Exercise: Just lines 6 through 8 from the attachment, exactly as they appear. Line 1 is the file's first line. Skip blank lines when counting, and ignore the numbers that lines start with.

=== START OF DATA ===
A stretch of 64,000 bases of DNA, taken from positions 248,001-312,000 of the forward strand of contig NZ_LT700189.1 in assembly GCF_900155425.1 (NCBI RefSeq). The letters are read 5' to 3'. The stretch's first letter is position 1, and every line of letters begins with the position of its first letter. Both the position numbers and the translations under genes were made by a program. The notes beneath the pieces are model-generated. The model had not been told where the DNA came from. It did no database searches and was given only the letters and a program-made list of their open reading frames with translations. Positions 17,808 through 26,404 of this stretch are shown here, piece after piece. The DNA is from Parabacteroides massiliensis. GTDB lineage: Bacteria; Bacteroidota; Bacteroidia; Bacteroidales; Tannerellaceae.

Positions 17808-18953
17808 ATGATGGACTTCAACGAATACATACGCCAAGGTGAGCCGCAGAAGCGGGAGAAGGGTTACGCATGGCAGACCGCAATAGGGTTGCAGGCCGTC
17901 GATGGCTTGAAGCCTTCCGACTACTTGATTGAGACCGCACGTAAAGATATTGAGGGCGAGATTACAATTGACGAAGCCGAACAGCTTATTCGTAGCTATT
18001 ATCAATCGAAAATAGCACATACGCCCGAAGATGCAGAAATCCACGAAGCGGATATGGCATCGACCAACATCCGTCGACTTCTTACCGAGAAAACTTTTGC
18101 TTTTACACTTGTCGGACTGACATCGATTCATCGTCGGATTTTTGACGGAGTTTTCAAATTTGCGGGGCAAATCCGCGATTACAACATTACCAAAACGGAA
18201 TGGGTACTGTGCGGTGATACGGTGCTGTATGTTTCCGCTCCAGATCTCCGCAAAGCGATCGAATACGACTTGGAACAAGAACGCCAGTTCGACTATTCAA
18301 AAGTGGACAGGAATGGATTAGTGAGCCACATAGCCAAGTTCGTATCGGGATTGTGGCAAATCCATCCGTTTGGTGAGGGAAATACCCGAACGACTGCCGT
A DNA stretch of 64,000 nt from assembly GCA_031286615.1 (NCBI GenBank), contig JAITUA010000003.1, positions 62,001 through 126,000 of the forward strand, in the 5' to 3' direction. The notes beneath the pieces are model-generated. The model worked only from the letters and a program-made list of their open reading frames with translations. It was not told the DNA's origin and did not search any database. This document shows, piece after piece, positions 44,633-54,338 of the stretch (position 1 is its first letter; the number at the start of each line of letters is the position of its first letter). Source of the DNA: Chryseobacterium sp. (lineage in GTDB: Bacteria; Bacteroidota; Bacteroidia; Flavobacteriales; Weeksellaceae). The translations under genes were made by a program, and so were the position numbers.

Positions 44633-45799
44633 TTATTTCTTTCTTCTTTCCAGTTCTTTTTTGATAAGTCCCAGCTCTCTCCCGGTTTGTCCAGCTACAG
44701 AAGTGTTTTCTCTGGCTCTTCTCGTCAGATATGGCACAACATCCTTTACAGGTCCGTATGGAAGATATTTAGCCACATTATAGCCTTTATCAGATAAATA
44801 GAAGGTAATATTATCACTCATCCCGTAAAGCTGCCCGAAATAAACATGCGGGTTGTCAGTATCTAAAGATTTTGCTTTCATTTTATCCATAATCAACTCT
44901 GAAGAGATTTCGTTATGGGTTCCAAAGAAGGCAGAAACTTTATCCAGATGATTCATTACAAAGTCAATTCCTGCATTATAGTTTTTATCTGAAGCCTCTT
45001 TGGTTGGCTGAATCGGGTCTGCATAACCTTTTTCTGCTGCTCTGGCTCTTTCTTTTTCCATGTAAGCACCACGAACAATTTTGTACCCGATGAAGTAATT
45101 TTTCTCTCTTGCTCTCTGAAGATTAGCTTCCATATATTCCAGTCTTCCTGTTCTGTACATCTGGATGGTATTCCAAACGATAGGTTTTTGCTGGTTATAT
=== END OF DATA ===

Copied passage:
18101 TTTTACACTTGTCGGACTGACATCGATTCATCGTCGGATTTTTGACGGAGTTTTCAAATTTGCGGGGCAAATCCGCGATTACAACATTACCAAAACGGAA
18201 TGGGTACTGTGCGGTGATACGGTGCTGTATGTTTCCGCTCCAGATCTCCGCAAAGCGATCGAATACGACTTGGAACAAGAACGCCAGTTCGACTATTCAA
18301 AAGTGGACAGGAATGGATTAGTGAGCCACATAGCCAAGTTCGTATCGGGATTGTGGCAAATCCATCCGTTTGGTGAGGGAAATACCCGAACGACTGCCGT